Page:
Bubba Grills smoker / custom controller

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Fire Starter
Original poster
Jan 5, 2022
I bought a Bubba Grills reverse flow offset smoker a few months ago. I had Lonnie add a custom exhaust to the top of the firebox [surely he thinks I'm crazy]. I built a custom raspberry pi PID controller for it that controls a tractor flap on top of that exhaust. There are no fans, no choking off the fire etc. It keeps the temps within a few degrees F of the set point. The tractor flap changes angle every ten seconds to maintain the set point. It was a fun build [and frustrating at times], but works well.

I've cooked brisket, ribs, and pulled pork with it so far. Next is more challenging, trying to make jerky. The temps are lower and the schedule changes over time.

Here's a 30 minute graph [updated every 10s] where I was smoking a few pork butts. It was windy that day, but the controller handled it fine.


If you want more detail, see https://github.com/jbruce12000/smoker-controller
Last edited:
The average error over the 9 hour cook for the pork butts was 9.8F. This includes:
  • doors being opened 8 times to move, cover and jab meat with thermometers
  • rainy / windy day
  • changing the pid parameters every hour or so to tune it (once it's tuned, it does not change). this causes oscillation around the setpoint which might be fast or slow. so it causes significant error when it's not tuned.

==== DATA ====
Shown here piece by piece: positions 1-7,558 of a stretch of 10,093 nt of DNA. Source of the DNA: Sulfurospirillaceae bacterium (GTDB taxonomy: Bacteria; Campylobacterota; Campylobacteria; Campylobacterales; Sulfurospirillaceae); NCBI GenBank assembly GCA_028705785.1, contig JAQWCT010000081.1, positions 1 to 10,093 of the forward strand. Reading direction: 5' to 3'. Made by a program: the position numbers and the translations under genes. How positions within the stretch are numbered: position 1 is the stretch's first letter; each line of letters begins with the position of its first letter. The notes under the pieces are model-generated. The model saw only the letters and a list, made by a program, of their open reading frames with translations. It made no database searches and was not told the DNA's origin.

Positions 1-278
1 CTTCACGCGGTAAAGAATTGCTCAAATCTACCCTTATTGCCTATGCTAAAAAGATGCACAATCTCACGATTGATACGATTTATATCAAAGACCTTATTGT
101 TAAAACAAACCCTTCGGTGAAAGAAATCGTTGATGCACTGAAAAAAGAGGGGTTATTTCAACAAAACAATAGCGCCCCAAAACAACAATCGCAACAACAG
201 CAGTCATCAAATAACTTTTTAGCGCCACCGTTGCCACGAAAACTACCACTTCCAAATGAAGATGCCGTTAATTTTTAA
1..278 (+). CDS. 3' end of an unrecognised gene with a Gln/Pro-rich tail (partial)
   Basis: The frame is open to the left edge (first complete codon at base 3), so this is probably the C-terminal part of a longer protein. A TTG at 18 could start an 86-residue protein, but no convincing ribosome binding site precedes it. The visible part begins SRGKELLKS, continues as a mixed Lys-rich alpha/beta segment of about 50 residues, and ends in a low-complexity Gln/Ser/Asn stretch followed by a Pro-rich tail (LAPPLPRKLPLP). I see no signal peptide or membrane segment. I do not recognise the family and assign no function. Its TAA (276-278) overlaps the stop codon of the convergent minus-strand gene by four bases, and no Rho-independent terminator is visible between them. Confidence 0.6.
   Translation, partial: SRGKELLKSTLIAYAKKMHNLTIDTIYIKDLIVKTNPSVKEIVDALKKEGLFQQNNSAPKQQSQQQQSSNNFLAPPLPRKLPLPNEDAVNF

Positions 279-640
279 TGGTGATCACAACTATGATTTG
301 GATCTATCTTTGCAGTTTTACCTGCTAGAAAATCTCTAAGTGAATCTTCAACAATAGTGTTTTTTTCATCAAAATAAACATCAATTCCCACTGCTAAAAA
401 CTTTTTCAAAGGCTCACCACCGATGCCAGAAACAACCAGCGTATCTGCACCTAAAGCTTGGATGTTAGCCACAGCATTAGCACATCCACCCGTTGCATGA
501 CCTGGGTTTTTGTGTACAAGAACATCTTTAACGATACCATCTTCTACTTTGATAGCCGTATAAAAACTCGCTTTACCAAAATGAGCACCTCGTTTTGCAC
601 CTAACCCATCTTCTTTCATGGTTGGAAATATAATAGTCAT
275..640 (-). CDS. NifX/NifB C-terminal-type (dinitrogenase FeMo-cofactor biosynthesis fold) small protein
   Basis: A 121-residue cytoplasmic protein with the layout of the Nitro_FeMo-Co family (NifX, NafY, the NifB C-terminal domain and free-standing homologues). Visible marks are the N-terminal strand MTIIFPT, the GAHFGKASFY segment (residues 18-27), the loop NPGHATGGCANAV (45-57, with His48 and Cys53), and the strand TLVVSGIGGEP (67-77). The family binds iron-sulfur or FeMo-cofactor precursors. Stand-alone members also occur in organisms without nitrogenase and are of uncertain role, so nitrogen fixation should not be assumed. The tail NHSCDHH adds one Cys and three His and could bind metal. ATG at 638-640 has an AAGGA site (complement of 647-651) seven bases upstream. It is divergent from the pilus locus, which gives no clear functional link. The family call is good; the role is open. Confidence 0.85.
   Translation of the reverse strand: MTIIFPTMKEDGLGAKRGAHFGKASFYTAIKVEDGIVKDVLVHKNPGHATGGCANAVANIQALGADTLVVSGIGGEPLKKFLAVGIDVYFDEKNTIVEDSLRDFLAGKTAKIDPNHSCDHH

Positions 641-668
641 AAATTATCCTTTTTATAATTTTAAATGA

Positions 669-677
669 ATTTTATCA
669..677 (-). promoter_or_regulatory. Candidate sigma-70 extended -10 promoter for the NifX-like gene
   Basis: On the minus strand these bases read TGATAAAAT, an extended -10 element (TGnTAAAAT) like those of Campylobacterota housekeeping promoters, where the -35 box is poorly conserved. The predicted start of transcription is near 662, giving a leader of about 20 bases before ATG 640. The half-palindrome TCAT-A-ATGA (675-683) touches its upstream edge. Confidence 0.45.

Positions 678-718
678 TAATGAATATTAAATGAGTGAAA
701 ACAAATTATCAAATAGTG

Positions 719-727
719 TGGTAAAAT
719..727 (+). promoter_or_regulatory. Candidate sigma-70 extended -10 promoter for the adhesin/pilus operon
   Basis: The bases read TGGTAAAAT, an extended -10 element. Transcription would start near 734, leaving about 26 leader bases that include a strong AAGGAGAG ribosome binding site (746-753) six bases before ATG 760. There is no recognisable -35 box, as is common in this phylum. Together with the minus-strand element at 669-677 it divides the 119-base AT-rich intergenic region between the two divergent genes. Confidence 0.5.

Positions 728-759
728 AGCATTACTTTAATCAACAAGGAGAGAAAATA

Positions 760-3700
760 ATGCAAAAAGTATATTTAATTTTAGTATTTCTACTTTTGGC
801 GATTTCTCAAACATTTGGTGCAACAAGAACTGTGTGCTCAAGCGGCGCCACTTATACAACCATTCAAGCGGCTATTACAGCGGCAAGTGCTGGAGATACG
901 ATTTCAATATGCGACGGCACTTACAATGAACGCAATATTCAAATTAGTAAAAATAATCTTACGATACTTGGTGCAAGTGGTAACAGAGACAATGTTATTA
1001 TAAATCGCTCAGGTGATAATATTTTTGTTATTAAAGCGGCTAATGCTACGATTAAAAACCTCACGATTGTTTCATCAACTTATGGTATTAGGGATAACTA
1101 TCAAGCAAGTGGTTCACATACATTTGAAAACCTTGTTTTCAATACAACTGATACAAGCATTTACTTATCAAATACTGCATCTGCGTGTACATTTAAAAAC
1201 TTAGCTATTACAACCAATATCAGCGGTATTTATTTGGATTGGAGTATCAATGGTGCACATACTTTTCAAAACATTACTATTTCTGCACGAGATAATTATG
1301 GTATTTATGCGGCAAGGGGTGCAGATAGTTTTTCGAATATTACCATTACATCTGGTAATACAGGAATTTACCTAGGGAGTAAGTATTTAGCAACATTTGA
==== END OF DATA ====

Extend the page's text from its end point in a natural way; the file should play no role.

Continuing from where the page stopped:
• adding a red oak split or two every 30 mins to 45 mins, no charcoal
  • near the end of the cook I added two splits early and raised the temperature too high for the controller to compensate. this system has about 75F to 90F window of control. if you go outside that, the controller wont help. fire mgmt is still important, but this design gives you leeway to make small mistakes.
Here is what that error looks like over the 9 hours. Those spikes are the doors being opened...

You can see the tuning got much better there at the end. Since the pid is now well tuned, I think the average error will between 2 or 3 degrees F average for my next cook.
Has anyone propped one of their doors partially open to maintain a low temperature in their smoker? I'm wondering if this is an option for making jerky. Based on my experience to get temps around 160 in a small stick burner is tough and will require some techniques I don't yet know about. You can see above that I can maintain a temp, but I can only make a fire so small.
I made jerky in the freezing cold yesterday. I dried about 5lbs at 150F for about 5 hours. It was a challenge managing such a small fire. The temperatures were just above freezing and the winds were gusting to 30mph. One of the doors was cracked open using a stick to help lower the temps. I rotated the meat and moved things around six times (that's the spikes). The average error over the whole 5 hours was 2.68F using the controller described above. Seemed like the fire got tougher to control after the sun went down.
So it maintains temperature by letting heat escape the firebox?
So it maintains temperature by letting heat escape the firebox?
Yes. If the flap is all the way open, the maximum amount of heat is lost and does not go to the meat. If the flap is closed, all the heat goes to the meat.
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